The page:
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Re: GSBN:A question about quantification of carbon sequestration in a bale and bale structures
- To: GSBN GSBN@...
- Subject: Re: GSBN:A question about quantification of carbon sequestration in a bale and bale structures
- From: Derek Roff derek@...
- Date: Tue, 29 Aug 2006 08:26:10 -0600
- Reply-to: "GSBN" GSBN@...
- Sender: "GSBN" GSBN@...
My memory of the carbon sequestration analysis on the Chinese and Mongolian
strawbale structures, is that energy conservation dwarfs the impact of the
carbon stored in the straw. The few tons of carbon in the bales themselves
are part of the current carbon cycle, where plants grow and take in carbon
from the air, then die and release the carbon as they decompose. This
cycle causes no net change in the atmospheric carbon levels.
While the bales in a house might delay the straw's decomposition by a few
decades, I don't think that we can expect, on average, to lock up much
atmospheric carbon in strawbale houses for very long.
In contrast, every bit of fossil fuel burned brings carbon into the
atmosphere that was sequestered millions of years ago. Fossil fuel use has
caused the dramatic increase in atmospheric carbon dioxide, over the last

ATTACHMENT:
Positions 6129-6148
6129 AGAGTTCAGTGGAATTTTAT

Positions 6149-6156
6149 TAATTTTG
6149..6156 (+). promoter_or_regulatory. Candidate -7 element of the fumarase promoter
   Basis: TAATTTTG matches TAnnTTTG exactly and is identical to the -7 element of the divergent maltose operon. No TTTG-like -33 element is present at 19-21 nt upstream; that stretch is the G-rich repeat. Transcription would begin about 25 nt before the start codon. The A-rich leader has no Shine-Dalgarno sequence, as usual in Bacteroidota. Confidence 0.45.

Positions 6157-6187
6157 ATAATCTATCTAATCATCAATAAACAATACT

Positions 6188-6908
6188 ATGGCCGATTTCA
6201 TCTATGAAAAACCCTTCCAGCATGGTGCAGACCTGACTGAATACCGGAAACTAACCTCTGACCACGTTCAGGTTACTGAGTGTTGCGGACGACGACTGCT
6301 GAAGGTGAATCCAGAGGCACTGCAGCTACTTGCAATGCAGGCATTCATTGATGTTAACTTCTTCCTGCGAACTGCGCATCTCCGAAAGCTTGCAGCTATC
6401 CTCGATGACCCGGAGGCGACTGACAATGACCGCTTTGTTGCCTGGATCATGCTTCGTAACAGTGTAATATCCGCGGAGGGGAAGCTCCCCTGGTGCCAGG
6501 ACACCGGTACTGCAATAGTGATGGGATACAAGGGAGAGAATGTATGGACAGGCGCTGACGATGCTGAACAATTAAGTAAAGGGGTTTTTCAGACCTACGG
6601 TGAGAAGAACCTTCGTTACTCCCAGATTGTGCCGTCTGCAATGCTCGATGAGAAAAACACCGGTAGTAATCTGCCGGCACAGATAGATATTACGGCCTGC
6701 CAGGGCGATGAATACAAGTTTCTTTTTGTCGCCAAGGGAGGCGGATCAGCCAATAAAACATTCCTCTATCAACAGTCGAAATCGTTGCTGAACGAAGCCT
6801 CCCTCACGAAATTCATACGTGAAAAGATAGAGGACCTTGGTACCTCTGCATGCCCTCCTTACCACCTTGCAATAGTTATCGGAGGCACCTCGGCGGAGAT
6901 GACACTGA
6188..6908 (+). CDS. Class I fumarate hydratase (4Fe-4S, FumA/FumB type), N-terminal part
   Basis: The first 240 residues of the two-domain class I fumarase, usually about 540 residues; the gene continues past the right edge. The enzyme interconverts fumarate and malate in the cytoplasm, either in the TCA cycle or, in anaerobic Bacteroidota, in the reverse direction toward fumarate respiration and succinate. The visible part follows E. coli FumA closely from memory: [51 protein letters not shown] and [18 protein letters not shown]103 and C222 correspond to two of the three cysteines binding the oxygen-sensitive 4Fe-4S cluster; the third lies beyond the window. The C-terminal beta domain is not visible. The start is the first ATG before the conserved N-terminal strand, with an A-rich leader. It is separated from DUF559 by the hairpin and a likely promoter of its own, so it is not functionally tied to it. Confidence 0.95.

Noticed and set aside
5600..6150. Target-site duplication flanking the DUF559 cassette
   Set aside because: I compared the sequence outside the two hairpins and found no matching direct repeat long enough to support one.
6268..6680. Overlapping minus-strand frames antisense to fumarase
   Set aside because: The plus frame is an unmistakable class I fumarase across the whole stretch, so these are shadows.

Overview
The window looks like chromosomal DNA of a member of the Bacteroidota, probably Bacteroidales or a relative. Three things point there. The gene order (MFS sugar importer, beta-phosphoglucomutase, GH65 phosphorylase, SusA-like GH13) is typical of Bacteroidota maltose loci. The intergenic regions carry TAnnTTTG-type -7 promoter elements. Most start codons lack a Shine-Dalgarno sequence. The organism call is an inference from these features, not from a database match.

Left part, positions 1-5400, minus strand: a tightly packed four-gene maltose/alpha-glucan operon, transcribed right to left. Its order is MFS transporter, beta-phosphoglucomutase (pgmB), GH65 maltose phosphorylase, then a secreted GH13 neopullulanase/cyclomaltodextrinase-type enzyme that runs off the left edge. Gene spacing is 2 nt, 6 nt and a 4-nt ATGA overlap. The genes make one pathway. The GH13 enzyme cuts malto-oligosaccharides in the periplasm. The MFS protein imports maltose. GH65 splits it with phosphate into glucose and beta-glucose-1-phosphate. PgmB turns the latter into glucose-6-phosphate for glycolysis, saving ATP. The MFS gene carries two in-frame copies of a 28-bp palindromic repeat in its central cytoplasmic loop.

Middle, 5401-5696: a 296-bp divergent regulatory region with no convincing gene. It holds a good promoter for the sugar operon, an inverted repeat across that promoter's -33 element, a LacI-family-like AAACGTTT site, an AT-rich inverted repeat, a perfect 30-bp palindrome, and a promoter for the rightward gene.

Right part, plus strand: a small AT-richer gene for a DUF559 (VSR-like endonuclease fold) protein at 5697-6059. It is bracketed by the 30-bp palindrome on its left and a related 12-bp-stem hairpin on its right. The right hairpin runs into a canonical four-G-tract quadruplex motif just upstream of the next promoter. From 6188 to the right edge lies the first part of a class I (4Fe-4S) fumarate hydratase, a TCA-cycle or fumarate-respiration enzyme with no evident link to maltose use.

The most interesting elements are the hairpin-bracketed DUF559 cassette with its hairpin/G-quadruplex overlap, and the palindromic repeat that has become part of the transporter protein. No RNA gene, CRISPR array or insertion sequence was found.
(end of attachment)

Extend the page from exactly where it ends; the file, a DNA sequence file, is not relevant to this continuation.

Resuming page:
century. The biggest impact of a strawbale home will be energy
conservation, leading to decreased use of fossil fuels. This will vary
with the climate and the success of the design and construction.
Decreasing fossil fuel use, over the life of a strawbale home, is likely to
involve vastly more carbon that that which is in the bales. And all the
carbon "saved" will be fossil carbon, which would otherwise have directly
increased the amount of carbon in the atmosphere.
I think that carbon sequestration is one of the weaker claims for strawbale
building. On the other hand, energy conservation is variable with climate
and structure, making general numbers impossible. Quantifying either of
these things isn't easy.
--On August 28, 2006 9:44:09 PM -0400 strawnet@...:
A friend who we've been working with who is involved with Native
American renewable energy projects and also affordable energy-efficient
housing for Native Americans just inquired about carbon sequestration in
bales and bale structures. I know that there has been research done on
this and that some folks have done work related to getting carbon trading
credits for bale structures but after hunting around a bit here I can't
seem to lay my hands on that info and wondered if anyone on the list has
credible data and sources of information about that?
Thanks for any help any of you might be able to provide.
Language Learning Center
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University of New Mexico
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